While herb spirals have been springing up in gardens in recent years, most of the ones available in garden centres bear little relation to the original idea and function as simple planters.
The technique of cultivating herbs in a spiral mound made of stones was developed by the Australian permaculture designer Bill Mollison. The idea is ingenious in its simplicity – different site conditions for a wide range of culinary herbs are created in a small space and the stones act as a heat store for heat-loving herbs. But apart from the fact that herb spirals often appear out of place in gardens, most of them are just too small. For a herb spiral to work as intended, it needs to be at least five, or better eight metres in diameter. Only then can there be proper separation between where the individual herbs are growing: the Mediterranean herbs grow at the top in the less nutrient-rich soil, herbs that need more nutrients grow further down, and herbs that like moisture and lots of nutrients grow at the bottom. Small herb spirals have to be treated like containers, with the soil replaced every few years. It is not possible to create different growing conditions in smaller herb spirals. And that causes another problem: for healthy growth, many annual herbs – but also chives and parsley – need to be transplanted every two years if not every year. Most herb spirals do not allow this kind of crop rotation. This can also be the case in larger herb spirals, where it was possible to create the different growing areas by bringing in different soils. You often also see herb spirals that are beautifully built, but then simply filled with the earth from the garden. A rosemary plant growing in a herb spiral in clay-rich soil – taken from the garden – will not survive the winter despite the heat-giving stones surrounding it. That's why I recommend either laying out herb spirals of the correct size or if this is not possible – as in most smaller gardens – laying out a Mediterranean herb mound or raised herb bed.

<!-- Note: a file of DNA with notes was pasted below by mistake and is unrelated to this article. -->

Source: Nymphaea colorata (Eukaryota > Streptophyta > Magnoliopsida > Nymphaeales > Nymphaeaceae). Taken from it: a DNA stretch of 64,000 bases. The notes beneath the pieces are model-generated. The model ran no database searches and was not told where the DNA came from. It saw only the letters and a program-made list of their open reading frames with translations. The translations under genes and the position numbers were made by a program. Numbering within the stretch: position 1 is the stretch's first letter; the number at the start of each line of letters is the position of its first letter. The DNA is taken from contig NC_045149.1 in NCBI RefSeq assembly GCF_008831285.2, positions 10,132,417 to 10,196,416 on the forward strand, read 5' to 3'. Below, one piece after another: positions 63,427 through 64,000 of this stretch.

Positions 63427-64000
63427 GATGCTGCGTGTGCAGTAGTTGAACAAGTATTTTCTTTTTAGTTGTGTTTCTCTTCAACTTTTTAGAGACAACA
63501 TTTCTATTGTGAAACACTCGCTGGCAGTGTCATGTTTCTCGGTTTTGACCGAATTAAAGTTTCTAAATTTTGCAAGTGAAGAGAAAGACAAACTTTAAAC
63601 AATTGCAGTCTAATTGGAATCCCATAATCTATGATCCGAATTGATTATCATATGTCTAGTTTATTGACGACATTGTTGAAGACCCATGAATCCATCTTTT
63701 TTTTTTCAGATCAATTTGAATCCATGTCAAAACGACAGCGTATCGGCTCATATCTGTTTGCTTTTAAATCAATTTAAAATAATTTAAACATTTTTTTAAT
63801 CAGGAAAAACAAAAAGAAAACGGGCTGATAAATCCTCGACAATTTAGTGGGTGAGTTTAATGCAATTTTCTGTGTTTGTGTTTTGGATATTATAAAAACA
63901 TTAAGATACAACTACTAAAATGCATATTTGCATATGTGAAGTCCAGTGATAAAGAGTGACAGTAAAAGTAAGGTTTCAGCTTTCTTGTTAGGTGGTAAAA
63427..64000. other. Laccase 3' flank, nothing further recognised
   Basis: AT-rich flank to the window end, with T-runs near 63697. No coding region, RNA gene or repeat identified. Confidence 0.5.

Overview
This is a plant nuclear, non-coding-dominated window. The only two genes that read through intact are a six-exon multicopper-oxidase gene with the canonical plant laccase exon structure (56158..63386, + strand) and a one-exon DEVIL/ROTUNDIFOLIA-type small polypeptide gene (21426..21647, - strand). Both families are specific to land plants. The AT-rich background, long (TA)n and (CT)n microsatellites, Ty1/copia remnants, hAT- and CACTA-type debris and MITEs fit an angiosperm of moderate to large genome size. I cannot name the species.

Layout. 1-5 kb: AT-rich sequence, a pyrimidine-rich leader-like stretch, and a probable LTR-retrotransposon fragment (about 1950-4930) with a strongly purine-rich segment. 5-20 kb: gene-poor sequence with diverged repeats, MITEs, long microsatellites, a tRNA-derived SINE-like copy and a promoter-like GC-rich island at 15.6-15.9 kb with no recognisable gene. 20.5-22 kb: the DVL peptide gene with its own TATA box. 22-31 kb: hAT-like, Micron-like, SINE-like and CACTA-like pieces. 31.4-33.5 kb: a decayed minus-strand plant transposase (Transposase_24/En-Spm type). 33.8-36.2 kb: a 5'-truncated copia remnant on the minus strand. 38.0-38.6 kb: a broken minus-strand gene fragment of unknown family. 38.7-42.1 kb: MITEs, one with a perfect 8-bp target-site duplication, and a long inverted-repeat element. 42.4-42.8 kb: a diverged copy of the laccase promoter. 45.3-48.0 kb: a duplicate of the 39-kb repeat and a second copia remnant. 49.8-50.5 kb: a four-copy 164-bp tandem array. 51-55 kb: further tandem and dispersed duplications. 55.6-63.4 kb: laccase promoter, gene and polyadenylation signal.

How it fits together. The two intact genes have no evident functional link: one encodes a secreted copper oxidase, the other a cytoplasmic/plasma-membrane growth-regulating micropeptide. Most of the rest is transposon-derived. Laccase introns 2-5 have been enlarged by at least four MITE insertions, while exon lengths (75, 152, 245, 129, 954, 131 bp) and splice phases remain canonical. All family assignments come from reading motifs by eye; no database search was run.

Raised Mediterranean herb bed
Much easier to construct are Mediterranean herb mounds or small, 20–40 cm high raised herb beds, which are perfect for all Mediterranean herbs (up to max. 40 cm high). These herb beds, which are usually round or curved rather than square, can be designed in any conceivable shape using tuff stones or bricks. The bed is then filled with soil intended for roof gardens or containers, and then magnesium lime, stone powder and silica sand are added to create the perfect raised bed for Mediterranean herbs. But every herb has its perfect location in the garden. Many herbs need nutrient-richer soil and grow best in a vegetable patch, while others don't need any complicated preparation of the soil and will also thrive beautifully in herb beds laid out directly on the topsoil.
Mediterranean herb mound
Gardeners who dream about lush lavender beds or fragrant thyme paths can create simple herb mounds – in every conceivable shape and size – using soil intended for roof gardens and pavers. A Mediterranean herb mound is much easier to construct than a herb spiral. The most important ingredient is the right soil: it must be one intended for roof gardens. But you can also mix it yourself: 80-90% brick rubble or lava and 10-20% mature compost. The stones ensure a mild microclimate, while the backfilled mounds protect the plant roots against waterlogging, even in winter. The plant soil must be porous, so no clay! Rose-scented thyme lines the paths, and the different varieties of lavender perfume the air with their fragrances. Round-headed leeks, rosemary and eremurus are a good fit here.
VIKING gardening expert
A herb spiral will only work if it is big enough, and ideally should have a diameter of at least eight metres.
A Mediterranean herb bed can be built using kerb stones. Simple square or rectangular shapes can be built using bricks. A good height is 30 cm.
The wide range of herbs needs different site conditions.
The wide range of herbs needs different site conditions. Herbs of different varieties are highly popular in many countries around the world, also among private gardeners.